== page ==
In Recording Your Guitar Pt.1 we talked about the hardware needed to get your guitars signal into a computer or mobile device for recording. Here in part two I’ll talk about the software side of the equation. I also wanted to clarify the fact that these articles are not meant to be a comprehensive guide to the subject. But rather a straight forward approach for those new to the subject, who may have tried to figure it out on their own, but were overwhelmed with the choices and technical issues. I’m also assuming you don’t have a ton of money to spend on this.
If you go somewhere like a guitar forum, or maybe r/guitar on reddit, and ask the question:”What’s a good, inexpensive or free program for recording guitar.” You’ll usually get the answers – Reaper, Audacity and Garageband. Here’s my take on those answers.
Reaper is a good solid, low cost DAW(Digital Audio Workstation). It has many of the same features and tools that the “Pro” level DAWs have, and because of that, the same amount of complexity. But if you don’t mind a little bit of a challenge, and you plan on doing more then the occasional recording, then Reaper is a perfectly good choice. One thing it lacks, that the more expensive DAWs have, is a lot of built in instruments and effects. So it may end up costing as much as those other DAWs if you want a lot of options in that area.
I wouldn’t recommend Audacity at all. It’s biggest shortcoming for me, is the fact that it cant use VST plugins. I believe that’s because there is a licensing issue in using the VST format which is owned by Steinberg. VST(Virtual Studio Technology) is a standardized software interface that allows additional effects and instrument to be added to most DAWs. Audacity is really more of an audio editor. Meant for editing a single audio file, not mixing and arranging a whole song. The best thing it has going for it, is that its free. But there are better free options for the guitarist wanting to do recordings and basic mixing.
Garageband is a program I can highly recommend. If you have a Mac, you automatically own it, and it’s great software. It has a nice assortment of built in instruments and effects. And is very guitar-friendly, having a number of built in amp and stompbox emulations. And if you find yourself really getting into recording and mixing, all your Garageband projects will open in Logic Pro. That’s because Garageband is basically a “lite” version of Logic. This is exactly the path I took and I’m very happy with it. But of course, this isn’t even an option if you don’t own a Mac.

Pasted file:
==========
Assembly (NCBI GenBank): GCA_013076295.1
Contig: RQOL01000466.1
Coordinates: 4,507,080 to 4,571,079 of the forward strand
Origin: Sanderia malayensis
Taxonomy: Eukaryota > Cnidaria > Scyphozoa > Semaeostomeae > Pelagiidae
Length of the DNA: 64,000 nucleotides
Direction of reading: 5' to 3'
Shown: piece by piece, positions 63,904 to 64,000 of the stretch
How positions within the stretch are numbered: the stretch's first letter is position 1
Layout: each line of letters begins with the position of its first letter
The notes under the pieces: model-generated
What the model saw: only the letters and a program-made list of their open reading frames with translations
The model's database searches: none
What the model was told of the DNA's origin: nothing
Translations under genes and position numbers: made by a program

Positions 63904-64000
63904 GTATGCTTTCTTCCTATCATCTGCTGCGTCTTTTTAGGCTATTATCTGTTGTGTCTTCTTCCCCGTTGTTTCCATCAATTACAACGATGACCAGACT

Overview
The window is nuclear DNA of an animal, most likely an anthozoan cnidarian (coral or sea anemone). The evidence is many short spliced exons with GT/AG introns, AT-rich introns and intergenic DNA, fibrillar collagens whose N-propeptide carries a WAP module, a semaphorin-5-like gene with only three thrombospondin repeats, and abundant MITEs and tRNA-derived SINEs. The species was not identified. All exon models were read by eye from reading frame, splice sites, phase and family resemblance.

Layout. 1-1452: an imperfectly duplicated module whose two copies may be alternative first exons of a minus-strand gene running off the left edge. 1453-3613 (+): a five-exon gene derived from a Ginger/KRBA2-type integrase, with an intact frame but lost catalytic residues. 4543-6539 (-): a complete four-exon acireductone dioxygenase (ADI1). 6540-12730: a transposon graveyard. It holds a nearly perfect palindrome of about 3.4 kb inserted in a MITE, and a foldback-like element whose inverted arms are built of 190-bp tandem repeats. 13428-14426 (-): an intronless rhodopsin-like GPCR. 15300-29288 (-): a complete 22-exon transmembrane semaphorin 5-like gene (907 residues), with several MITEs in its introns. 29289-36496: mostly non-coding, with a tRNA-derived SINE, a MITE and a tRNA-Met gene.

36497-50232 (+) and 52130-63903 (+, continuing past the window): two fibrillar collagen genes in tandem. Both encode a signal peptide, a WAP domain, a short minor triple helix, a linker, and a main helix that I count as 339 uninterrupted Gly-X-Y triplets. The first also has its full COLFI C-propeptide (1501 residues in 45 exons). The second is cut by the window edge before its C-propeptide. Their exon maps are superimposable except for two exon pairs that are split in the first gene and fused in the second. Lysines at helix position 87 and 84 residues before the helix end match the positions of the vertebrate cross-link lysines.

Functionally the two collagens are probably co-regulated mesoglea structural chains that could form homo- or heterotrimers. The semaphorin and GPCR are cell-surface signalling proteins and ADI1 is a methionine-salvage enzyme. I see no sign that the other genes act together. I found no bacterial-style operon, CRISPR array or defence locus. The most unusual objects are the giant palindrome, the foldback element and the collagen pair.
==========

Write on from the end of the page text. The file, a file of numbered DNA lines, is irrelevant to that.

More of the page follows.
So what do I recommend for the guitar recording newb? None of them. I think the easiest, and most fun program to learn to record guitar on is Riffworks T4. Riffworks, which is made by Sonoma Wireworks, is basically a “mini-DAW”, designed specifically for recording guitar. It comes with a lite version of Amplitube 2 and Studio Devil’s BVC, so right away you will be able to get some good tones. It also comes with it’s own built in effects like an envelope filter, compressor, delay, reverb and a really cool pitch shifter/multiband distortion. The pitch shifter is very similar to the EHX micro POG . It sounds great and tracks perfectly. You also get a built in drum track with some sample beats. You can add more from the Sonoma website.
The first time you run the program, a bunch of little bubbles pop up with info on how to get started. Including a link to a webpage with very detailed instruction on getting Riffworks connected to your computers soundcard. You only get four tracks to overdub to. But for building a basic track – drums, bass, rhythm guitar, lead guitar, that’s all you really need. And if you really need more, there is Riffworks Standard, which costs $129, though you can usually find it for $99, that has 24 tracks, can record in 32bit instead of 16 for better sounding recordings. And comes with nine studio drummers instead of T4’s one.
So take your guitar recording out of your cellphone, and start getting some good sounding tracks.